We fly to Minneapolis, drive to Medford, and gather the day before at my aunt Rita’s house to cook for the funeral. My aunts and cousins are there. Primo joins us making dinner rolls and strudel and rhubarb bars.
Nobody will go hungry on my family’s watch.
The funeral is crowded. Not too shabby for a small-town funeral. Full church, full lunch afterward.
PS There is no licking of the cheeks. I think my cousin is reformed. Good.
And now it’s time for one of my favorite jokes.
The Ole and Lena Funeral Food Joke
Ole was on his deathbed. Pastor Inqvist had been there to give him the last rites and had left. Ole was lying in his bed, waiting to die. It is very boring waiting to die.
Lena had gone downstairs.
Ole noticed a wonderful fragrance wafting up from the kitchen. Could it be? Could it possibly be his favorite rhubarb bars? His favorite dessert in the whole wide world?
"Lena!" he tried to call, but his voice was too weak and he sounded like the guy in the Man Cold video who croaks out, "Laura!" but she can't hear him.
He spent a few minutes recovering from the attempt to call Lena, then made a decision. He tried to sit up, but he was too weak. Too weak to sit up in bed.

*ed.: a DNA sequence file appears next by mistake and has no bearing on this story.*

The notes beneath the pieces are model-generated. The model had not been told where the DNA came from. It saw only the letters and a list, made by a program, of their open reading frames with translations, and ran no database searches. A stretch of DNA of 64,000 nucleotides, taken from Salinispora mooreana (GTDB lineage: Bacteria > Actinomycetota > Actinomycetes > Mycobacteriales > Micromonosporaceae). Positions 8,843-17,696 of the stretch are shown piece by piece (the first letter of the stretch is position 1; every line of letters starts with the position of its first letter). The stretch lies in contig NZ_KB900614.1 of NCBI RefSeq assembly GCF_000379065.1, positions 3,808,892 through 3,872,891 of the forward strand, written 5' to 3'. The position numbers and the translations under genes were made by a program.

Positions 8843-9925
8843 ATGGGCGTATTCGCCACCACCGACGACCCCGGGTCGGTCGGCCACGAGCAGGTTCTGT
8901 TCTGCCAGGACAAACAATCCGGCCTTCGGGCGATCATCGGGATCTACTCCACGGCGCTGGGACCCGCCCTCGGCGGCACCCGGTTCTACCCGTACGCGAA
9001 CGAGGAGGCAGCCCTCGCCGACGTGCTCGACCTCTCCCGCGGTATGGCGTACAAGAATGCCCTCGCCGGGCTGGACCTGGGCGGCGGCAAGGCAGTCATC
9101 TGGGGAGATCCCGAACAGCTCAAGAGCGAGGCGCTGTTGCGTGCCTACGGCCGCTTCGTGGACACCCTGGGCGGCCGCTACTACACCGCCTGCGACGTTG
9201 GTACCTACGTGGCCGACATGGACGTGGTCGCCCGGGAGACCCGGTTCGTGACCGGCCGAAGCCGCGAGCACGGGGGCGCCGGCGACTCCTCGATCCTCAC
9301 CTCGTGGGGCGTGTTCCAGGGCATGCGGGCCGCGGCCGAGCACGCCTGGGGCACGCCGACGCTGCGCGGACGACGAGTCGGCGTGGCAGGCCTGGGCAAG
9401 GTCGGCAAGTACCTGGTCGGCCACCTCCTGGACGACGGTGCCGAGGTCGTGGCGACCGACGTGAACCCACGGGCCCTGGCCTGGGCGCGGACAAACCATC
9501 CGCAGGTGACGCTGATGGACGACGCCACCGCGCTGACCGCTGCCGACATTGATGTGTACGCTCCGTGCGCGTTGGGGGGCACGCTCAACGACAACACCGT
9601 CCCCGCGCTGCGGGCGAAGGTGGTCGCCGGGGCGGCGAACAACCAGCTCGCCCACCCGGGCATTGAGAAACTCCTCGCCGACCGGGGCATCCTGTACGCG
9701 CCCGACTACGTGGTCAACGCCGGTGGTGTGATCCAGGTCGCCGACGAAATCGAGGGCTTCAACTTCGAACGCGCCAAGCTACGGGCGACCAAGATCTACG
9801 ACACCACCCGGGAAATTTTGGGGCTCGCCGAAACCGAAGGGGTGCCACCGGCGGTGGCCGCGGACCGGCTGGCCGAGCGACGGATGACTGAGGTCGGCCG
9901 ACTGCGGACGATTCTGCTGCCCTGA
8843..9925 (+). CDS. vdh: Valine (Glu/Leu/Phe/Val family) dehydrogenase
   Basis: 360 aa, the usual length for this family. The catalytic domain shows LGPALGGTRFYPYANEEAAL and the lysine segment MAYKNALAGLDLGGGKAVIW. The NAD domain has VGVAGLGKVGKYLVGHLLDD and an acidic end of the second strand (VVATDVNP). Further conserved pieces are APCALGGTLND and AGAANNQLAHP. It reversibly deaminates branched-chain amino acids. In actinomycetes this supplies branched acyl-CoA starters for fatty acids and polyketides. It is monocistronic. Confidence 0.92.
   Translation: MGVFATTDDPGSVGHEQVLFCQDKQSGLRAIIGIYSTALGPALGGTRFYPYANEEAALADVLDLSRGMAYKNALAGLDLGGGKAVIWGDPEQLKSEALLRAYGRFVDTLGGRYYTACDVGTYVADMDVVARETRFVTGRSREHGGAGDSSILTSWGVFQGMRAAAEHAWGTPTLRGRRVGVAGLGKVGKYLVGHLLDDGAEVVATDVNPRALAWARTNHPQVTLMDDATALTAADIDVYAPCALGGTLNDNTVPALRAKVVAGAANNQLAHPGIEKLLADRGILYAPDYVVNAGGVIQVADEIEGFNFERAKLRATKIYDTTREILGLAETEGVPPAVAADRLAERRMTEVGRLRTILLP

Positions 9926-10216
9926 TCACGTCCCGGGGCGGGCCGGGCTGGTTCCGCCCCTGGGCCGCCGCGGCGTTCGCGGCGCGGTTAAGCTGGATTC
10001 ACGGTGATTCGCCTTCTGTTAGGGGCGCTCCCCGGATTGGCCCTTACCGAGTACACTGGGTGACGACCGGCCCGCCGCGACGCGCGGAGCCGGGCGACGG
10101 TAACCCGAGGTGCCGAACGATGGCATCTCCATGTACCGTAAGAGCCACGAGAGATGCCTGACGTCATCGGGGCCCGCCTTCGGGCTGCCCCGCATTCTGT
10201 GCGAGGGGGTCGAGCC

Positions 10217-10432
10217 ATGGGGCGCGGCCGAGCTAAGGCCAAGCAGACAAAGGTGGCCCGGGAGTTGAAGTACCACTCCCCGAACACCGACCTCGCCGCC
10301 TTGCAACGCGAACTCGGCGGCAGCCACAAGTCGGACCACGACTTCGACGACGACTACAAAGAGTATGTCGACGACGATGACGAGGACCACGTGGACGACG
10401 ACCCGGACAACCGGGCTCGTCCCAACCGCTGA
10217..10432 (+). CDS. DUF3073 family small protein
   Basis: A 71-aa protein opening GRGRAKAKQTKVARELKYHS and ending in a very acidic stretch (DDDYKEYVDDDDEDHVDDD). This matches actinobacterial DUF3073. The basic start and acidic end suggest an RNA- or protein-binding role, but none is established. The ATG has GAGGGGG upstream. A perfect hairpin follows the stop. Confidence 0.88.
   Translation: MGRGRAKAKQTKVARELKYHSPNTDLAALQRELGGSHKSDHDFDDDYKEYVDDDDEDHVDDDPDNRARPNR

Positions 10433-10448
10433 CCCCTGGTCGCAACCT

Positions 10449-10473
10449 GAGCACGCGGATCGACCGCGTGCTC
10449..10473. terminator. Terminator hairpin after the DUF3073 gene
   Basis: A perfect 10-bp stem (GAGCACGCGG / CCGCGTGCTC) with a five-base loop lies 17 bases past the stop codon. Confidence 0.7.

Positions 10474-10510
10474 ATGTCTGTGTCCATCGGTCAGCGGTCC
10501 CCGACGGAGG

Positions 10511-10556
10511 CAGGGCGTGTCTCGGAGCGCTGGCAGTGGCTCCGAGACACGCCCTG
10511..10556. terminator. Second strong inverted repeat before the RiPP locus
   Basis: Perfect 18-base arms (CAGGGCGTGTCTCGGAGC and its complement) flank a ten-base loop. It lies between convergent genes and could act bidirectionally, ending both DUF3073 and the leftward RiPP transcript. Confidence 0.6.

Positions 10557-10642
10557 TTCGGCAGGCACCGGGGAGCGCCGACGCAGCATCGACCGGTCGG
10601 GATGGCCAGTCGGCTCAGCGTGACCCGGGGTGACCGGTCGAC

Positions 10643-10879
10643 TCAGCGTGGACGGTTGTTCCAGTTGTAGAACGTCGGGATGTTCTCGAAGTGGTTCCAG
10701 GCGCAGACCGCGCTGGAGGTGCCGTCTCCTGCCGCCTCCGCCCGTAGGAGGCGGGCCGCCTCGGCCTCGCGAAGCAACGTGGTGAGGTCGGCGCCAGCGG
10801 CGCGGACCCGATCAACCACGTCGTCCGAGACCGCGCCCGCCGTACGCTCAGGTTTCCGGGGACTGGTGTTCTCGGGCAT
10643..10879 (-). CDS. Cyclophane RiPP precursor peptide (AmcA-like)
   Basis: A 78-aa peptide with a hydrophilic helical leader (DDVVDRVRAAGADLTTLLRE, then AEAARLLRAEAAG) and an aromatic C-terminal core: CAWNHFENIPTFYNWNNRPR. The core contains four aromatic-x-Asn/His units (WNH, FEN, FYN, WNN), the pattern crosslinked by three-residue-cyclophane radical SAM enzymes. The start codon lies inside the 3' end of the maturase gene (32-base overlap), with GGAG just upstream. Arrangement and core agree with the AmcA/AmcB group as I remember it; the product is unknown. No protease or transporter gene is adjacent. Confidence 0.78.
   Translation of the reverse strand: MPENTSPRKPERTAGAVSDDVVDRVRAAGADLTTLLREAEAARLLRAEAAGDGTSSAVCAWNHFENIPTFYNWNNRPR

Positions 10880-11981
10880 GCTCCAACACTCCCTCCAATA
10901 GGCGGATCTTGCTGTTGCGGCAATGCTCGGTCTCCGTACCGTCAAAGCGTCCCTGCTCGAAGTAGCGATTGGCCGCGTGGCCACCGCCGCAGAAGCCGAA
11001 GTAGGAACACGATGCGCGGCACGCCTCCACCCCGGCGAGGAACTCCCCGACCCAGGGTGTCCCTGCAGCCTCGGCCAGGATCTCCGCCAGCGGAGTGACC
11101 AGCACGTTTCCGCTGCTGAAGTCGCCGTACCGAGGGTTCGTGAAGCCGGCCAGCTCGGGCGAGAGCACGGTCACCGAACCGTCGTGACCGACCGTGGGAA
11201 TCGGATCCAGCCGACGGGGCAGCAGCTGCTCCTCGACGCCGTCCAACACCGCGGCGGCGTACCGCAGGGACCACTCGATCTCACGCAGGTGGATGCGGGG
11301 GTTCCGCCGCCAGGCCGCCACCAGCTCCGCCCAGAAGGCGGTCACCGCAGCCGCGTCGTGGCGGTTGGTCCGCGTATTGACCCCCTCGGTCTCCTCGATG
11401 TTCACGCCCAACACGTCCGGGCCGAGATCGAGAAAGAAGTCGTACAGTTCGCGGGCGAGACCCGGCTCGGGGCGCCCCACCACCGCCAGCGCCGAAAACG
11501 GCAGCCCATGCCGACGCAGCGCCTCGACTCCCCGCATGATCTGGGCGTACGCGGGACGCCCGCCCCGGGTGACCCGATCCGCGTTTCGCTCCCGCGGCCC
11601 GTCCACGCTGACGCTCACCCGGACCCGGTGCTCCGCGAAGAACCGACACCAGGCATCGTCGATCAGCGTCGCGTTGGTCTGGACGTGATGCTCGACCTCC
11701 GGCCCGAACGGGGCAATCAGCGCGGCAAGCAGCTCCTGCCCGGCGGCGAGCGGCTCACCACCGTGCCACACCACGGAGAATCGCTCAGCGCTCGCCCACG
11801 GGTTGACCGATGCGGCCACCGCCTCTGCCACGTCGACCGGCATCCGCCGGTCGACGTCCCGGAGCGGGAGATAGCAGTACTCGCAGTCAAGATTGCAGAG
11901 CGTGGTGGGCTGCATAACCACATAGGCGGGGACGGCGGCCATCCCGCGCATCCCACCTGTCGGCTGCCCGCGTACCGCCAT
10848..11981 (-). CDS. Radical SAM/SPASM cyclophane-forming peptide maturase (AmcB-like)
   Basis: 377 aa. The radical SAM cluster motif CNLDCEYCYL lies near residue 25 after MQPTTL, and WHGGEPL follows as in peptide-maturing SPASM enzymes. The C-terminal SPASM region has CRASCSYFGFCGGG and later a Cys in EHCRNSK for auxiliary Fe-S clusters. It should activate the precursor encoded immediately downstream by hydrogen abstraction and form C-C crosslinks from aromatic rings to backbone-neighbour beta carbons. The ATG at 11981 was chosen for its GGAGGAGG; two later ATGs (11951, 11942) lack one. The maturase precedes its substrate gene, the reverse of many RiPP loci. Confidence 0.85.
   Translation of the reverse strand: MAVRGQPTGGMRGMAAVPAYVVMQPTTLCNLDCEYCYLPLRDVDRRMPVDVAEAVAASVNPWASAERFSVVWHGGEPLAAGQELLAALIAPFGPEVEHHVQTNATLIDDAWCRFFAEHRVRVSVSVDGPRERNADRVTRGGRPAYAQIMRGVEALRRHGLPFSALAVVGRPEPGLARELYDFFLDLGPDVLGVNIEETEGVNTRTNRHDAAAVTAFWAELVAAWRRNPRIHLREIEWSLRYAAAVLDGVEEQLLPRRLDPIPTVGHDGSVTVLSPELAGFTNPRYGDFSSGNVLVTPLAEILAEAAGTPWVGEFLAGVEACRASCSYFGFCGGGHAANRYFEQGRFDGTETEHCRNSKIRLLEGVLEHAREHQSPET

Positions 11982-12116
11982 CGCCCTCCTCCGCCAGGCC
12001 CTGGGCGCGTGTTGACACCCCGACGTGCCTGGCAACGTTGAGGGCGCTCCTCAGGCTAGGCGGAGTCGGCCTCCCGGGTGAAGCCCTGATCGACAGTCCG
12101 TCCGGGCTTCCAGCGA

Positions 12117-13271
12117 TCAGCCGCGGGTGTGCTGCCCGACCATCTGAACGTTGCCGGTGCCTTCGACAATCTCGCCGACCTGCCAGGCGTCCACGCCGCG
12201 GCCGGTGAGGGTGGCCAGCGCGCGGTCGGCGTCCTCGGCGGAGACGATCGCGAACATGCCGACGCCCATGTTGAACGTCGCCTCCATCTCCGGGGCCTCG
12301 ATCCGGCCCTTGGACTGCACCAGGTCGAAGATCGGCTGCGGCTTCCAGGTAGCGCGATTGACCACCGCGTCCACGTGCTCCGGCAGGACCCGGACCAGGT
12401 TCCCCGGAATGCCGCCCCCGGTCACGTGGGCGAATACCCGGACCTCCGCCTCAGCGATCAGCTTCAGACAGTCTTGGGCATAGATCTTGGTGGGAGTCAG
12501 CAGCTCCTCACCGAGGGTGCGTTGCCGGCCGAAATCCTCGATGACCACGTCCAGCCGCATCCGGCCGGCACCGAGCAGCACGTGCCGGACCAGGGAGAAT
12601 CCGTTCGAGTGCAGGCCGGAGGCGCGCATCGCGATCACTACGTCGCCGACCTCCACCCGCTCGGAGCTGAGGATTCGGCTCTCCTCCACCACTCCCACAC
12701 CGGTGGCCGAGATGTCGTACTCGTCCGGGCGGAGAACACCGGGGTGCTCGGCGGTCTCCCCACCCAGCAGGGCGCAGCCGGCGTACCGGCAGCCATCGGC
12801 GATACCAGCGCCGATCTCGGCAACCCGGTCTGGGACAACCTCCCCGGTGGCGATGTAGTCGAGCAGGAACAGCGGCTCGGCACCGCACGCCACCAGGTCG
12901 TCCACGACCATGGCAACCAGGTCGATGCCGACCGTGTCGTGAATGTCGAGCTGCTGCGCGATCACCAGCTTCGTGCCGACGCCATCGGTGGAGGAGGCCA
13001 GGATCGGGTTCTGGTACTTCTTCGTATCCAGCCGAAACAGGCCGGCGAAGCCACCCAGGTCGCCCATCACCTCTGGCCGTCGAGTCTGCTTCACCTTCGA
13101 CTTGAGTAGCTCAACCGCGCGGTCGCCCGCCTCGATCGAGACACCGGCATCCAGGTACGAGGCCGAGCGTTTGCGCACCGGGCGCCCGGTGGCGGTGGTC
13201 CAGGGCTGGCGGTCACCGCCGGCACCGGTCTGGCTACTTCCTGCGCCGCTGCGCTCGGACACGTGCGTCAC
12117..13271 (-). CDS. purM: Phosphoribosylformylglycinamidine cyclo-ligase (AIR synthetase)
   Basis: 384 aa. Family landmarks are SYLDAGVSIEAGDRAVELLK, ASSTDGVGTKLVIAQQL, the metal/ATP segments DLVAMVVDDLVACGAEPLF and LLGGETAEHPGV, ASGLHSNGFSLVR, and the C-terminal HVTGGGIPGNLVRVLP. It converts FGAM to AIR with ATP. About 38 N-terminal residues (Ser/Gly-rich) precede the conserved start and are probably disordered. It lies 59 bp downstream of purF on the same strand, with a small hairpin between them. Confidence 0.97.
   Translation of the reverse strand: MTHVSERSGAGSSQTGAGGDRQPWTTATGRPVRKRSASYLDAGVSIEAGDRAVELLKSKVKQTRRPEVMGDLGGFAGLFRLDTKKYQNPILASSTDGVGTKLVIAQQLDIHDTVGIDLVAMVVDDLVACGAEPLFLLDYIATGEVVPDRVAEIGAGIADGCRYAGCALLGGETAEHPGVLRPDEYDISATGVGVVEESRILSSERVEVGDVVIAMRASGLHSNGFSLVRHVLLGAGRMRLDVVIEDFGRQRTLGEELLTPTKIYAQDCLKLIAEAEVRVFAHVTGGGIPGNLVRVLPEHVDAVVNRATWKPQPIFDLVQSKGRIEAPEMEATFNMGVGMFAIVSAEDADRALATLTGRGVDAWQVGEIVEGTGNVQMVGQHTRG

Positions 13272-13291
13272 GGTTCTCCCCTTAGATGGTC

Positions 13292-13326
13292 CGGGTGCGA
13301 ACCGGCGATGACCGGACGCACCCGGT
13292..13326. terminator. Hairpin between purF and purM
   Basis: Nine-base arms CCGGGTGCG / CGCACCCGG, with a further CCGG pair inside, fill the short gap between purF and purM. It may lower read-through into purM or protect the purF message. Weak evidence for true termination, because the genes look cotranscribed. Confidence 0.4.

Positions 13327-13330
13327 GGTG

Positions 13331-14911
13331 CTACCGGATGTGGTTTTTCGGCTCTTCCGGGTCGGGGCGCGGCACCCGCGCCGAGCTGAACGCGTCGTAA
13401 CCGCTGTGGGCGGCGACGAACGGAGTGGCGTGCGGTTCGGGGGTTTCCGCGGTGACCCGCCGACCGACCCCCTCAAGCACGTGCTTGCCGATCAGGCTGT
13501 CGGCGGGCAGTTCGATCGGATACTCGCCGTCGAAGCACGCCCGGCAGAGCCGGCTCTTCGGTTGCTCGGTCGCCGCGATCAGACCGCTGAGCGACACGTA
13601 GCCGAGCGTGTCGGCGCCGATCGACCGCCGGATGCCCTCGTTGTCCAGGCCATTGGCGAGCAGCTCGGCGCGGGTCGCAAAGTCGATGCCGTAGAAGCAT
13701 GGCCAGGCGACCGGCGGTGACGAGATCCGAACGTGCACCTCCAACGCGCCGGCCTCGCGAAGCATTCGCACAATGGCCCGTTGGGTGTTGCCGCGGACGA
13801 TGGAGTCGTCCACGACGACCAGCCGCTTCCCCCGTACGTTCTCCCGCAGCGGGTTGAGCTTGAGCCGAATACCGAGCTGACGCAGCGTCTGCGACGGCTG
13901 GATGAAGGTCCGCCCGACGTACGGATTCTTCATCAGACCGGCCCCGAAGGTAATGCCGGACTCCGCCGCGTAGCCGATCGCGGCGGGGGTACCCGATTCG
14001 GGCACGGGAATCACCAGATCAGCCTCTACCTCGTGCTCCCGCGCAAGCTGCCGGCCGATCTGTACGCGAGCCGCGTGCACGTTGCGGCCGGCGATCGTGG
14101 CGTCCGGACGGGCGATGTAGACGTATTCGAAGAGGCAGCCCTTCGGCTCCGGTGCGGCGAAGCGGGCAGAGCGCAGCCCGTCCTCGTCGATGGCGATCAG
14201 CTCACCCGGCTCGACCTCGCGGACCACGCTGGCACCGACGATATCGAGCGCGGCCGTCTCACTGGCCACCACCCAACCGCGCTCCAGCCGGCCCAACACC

So he rolled. He rolled over out of bed and fell to the floor.
He spent a few minutes resting, then began to crawl, one painful, slow inch at a time to the stairs.
Once he got to the stairs, he rested for a few minutes, then turned around so his feet were facing down and bumped his way down the stairs on his butt, one stair at a time.
When he reached the bottom, he rested, then rolled over onto his stomach and crawled into the kitchen. He got to the island and painfully pulled himself up to the counter, where Lena had cut the rhubarb bars and placed them on a plate.
He reached for one, grabbed it, and was about to take a bite when Lena walked into the kitchen. She ran to him, shocked, slapped his hand, and said, "Ach, Ole! Shame on you! Dose are for after da funeral!"